Funny, Dave’s post and the subsequent excellent discussion have probably inadvertently pushed JSON’s awareness level a little higher (based on all the positive exclamations of discovery in that thread), more people will end up using JSON now, thanks to Dave’s ignorance. Read the rest of this entry …

§323 · December 21, 2006 · JavaScript, QuickLinks, Software, Technology, Web, XML · Comments Off on Winer Learns a Little JSON ·


As I mentioned two days ago, the SVG Logo Contest is now over and an official SVG Logo has been chosen. I guess orange is the new black? 😉 Nothing terribly exciting for the web-at-large, but it does give use SVG developers a bit more sense of identity and will help to establish SVG as a “brand”. I hacked the winner’s logo for my own purposes. Read the rest of this entry …

§322 · December 20, 2006 · Software, SVG, Technology, Web · Comments Off on The SVG Logo Begins Its Journey ·


The Next Big Thing from Laszlo, OpenLaszlo 4 (OL4) codenamed “Legals”, is nearing completion and we should see a first Beta in January. This is the release of OpenLaszlo that will be able to compile to more than one runtime, allowing web developers to target either Flash or DHTML. In future versions of OL we might see more runtimes added to support Microsoft’s WPF/E and W3’s SVG and SMIL.

It will be interesting to see how web development will change in the coming year, as DHTML toolkits like Dojo, YUI, MochiKit, Google Web Toolkit, Microsoft Atlas continue to mature, Adobe’s Flex 2 continues making inroads and Microsoft’s WPF/E deployment gets underway in earnest. Meanwhile, the venerable Java Platform is still evolving, parts of it now open source and Jave SE 6 recently becoming available.

All of these are signs that seasoned web developers are finally ready to move up the tool-chain stack away from the simple text editor. I think key things to look for in differentiation between the various frameworks are:

  • Tool Support: What kind of developer tools are out there to support development in your framework/language(s) of choice? From what I understand, Adobe has always been good with developer tools. On the Java side, there’s NetBeans. On the DHTML side, there’s Eclipse’s wtp. Maybe it’s time I looked into IDEforLaszlo in the New Year. Do your tools allow you to quickly and easily test and debug your code?
  • Community Involvement: Not necessarily just an open source community, but a vibrant one with lots of energy and open participation. Of course, a transparent development process will help here.
  • Cross-Platform Support: You need to support all of the “high tier” browsers like Firefox, Opera and Safari and you need to support multiple operating systems equally. People are passionate about their browsers and operating systems. Projects need to be careful not to lose the next hot web developer to a more compatible framework.
  • Ease of Deployment: How easy is it to change one line of code and deploy that change? That was always one of the beauties of the early days of the web – simply update your HTML file and save it on the server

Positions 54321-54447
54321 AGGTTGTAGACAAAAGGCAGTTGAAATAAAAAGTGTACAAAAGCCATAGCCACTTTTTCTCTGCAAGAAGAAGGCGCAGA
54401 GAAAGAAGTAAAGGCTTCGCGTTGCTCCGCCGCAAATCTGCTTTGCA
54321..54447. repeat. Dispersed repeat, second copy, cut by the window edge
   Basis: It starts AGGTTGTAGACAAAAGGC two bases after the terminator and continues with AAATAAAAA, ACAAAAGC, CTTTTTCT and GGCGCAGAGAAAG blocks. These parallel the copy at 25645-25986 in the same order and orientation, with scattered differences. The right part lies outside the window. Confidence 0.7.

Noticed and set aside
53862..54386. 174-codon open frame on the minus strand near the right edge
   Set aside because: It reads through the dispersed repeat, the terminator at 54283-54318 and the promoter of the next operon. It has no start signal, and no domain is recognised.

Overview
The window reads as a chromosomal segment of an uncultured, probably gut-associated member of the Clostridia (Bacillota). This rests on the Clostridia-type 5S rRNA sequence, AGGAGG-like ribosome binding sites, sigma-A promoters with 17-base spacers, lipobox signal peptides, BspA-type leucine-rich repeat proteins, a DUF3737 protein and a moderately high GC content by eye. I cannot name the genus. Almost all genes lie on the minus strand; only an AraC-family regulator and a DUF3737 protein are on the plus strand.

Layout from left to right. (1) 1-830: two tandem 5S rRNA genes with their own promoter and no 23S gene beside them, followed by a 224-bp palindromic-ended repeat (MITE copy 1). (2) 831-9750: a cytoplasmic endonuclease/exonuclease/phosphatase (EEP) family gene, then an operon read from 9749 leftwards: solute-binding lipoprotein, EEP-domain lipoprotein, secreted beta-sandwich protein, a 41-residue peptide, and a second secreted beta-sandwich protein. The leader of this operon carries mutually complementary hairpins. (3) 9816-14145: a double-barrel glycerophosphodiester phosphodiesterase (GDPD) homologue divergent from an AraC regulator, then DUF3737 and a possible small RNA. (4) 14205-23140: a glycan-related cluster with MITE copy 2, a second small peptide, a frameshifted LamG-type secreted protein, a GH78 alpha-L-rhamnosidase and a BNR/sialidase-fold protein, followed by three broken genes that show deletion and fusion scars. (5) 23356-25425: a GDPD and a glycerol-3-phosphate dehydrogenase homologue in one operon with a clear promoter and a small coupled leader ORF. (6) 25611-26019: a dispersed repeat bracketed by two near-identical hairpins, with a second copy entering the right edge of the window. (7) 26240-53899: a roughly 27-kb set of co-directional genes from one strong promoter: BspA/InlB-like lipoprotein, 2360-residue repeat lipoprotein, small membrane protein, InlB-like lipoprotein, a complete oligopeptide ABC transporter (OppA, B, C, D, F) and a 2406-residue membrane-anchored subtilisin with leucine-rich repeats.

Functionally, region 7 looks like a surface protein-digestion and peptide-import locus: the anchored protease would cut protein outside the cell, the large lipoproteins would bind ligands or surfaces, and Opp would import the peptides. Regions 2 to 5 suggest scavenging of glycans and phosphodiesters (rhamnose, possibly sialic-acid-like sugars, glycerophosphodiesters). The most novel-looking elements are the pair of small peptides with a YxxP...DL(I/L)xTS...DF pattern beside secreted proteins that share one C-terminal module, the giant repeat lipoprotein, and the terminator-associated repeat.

• Beware Of Vendor Lock-In: This is going to sound very anti-corporate, but the truth is that when one company controls the toolkits and the standards, there is always the potential for that project to be shelved or neglected or dropped in favour of new ventures. This ends up taking its toll on the web developer. With open standards and open source toolkits, developers can shield themselves from the whims of corporations.

Needless to say, competition will engender a very exciting year, with the winners being the web community as projects vie for the hearts of hackers everywhere, sparking further innovation. I hereby dub 2007 as the year of the “Web Hacker Wars” – let the battle begin!


§321 · December 19, 2006 · Adobe, Ajax, Google, JavaScript, Laszlo, Microsoft, RIA, Software, SVG, Technology, Web · Comments Off on Let the Web Hacker Wars Begin ·


Via svg-developer mailing list, Adobe has announced that they will keep the Adobe SVG Viewer browser plugin available to download from their site indefinitely (redacting their earlier announcement to remove the download in 2009). This is good news for SVG:

In response to customer feedback, Adobe has extended download
availability once again for Adobe SVG Viewer.

Adobe does not currently have plans to remove Adobe SVG Viewer from
the Adobe.com download area.

Thank you, Adobe!

This news comes right after the official SVG Logo has been chosen by a bunch of companies invested in SVG. Looking at the finalists, I have to say I love Joshua Warren’s 3rd place designs (especially the 4th column of orange ones). Oh well, the contest is over and the new logo is this 8-point lotus thing by Harvey Rainer. I have to admit that this logo is nice, though I can’t find any good SVG versions of it yet. The design present at svglogo.com is very boring at the moment, but the animated one at the bottom of this page is kinda cool, even if he does, ironically, use Flash.


§320 · December 18, 2006 · Adobe, Software, SVG, Technology, Web · Comments Off on Adobe Allows SVG Viewer Download Indefinitely ·


I like Konqueror 3.5.5, I think it’s come a long way, but I’ve been getting crashes every so often when playing some more complicated SVG samples, so I really want to have Firefox or Opera as my default browser for those times when I’m using Akregator and click on a link in a feed. I couldn’t figure out in OpenSUSE 10.2 how to change my default browser through YaST, but I did discover on the internet that KDE has its own application to control its settings: kcontrol. Read the rest of this entry …

§319 · December 17, 2006 · Firefox, Linux, Opera, Software, Technology, Tips, Web · Comments Off on Making Firefox the Default Browser in OpenSUSE (KDE) ·